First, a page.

Kyle Lai, president and CISO of KLC Consulting, which provides cybersecurity advice and vCISO services for U.S. defense contractors, recommends a different approach. He says CISOs and their teams must understand the organization’s own technology environment and have an up-to-date asset inventory, and they must understand the organization’s risk appetite and risk tolerance, so they can identify the biggest threats to their own enterprise and prioritize addressing those.

“They should have a good understanding of how big an impact a particular threat might have; they should know which ones are more serious. They should be prioritizing based on the impact to their own organization,” he says.

4. Skimping on training

Lexmark International CISO Bryan Willett recognizes that the skills for patching Linux systems vary from those needed to patch Windows, and those skills differ from those required to execute other tasks within in his vulnerability management program.

Moreover, he says, the knowledge his security workers need for vulnerability management is different than the know-how IT workers require to do the patching in the actual systems.

“So I want those teams to get the training they need to take on their responsibilities,” he says.

But security leaders say not all organizations are committed to providing the ongoing education that employees need to deliver world-class security and, more specifically, a robust vulnerability management function. Experts say organizations sometimes underestimate the amount of specialization vulnerability management tasks require or they overlook the need for workers to be trained on the specific systems or tools used within their own enterprise.

“The thing everybody needs to remember is that employees want to do the right thing, but we have to invest in them to be able to do the right thing,” Willett adds.

5. Failing to track code

Research from the Linux Foundation shows that a growing number of organizations are using a software bill of materials (SBOM) to better understand all the code they have within their systems. More specifically, the report indicates that 47% are producing or consuming SBOMs and 78% of organizations expect to produce or consume SBOMs in 2022 (up from 66% in 2021).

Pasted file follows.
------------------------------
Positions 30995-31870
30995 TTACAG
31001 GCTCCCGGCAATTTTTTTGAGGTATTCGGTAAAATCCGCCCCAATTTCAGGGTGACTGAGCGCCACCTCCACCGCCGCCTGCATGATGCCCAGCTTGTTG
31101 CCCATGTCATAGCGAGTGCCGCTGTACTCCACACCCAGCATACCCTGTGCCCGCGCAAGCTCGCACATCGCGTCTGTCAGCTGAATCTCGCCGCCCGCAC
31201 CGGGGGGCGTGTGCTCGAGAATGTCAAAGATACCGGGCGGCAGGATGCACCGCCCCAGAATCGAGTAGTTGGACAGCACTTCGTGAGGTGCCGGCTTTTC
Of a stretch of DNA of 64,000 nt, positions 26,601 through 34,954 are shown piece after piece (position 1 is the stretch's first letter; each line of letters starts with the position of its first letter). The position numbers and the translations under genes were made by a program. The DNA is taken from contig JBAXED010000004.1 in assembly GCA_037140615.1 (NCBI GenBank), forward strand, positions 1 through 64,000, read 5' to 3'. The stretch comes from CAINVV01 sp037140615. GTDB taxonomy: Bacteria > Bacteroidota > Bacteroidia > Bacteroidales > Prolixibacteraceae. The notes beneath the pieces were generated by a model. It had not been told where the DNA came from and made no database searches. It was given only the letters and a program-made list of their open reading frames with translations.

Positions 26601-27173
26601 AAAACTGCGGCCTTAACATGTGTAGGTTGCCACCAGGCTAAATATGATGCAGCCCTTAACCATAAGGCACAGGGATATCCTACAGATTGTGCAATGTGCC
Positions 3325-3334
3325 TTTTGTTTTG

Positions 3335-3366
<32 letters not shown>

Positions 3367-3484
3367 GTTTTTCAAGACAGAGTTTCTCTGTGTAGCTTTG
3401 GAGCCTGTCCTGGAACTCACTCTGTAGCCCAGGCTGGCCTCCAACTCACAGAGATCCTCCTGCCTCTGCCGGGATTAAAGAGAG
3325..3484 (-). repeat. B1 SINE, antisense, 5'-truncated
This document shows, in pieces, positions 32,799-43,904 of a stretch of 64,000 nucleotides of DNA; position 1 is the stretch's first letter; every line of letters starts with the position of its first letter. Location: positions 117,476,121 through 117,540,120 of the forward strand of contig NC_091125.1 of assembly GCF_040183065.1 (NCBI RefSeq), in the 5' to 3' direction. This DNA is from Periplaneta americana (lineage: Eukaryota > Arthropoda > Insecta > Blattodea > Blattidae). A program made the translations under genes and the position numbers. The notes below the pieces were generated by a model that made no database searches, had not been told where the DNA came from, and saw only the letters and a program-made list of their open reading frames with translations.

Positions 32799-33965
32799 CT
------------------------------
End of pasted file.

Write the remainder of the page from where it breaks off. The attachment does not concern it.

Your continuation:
Although the figures show an increase in the use of SBOMs, they still indicate that a good number of organizations could be falling short in knowing all the code they have in their IT environment. And that lack of visibility limits their ability to know if they have vulnerabilities that need to be addressed, Lai says.

“You have to know what code and what open source components you have, so when something like Log4J comes out, you know all the places it exists,” he says.

6. Postponing upgrades

Although vulnerability management is a never-ending task, it could be built into a more effective program by addressing technical debt, says Joe Nocera, leader of the Cyber & Privacy Innovation Institute at professional services firm PwC.

As Nocera explains: “The more I can retire legacy versions or consolidate on a standard stack, the less I have to manage in terms of vulnerabilities. That’s why I think that simplification and consolidation is the best force multiplier you can get.”

Nocera acknowledges that retiring legacy systems and addressing technical debt does not, of course, eliminate vulnerabilities. But getting rid of legacy systems does remove some work, and it can rid the enterprise of systems that are no longer able to be patched—thereby reducing risk.

And by getting rid of those issues, security teams along with their IT counterparts can shift their focus to addressing the remaining priorities—making the program much more effective and impactful, he says.

Despite the benefits of this approach, a good number of organizations haven’t made this a priority: The 2022 Endpoint Management and Security Trends Report from Action1 Corp., maker of a remote monitoring and management cloud platform, found that only 34% of respondents plan to focus on “eliminating risky legacy software that they have replaced with cloud alternatives.”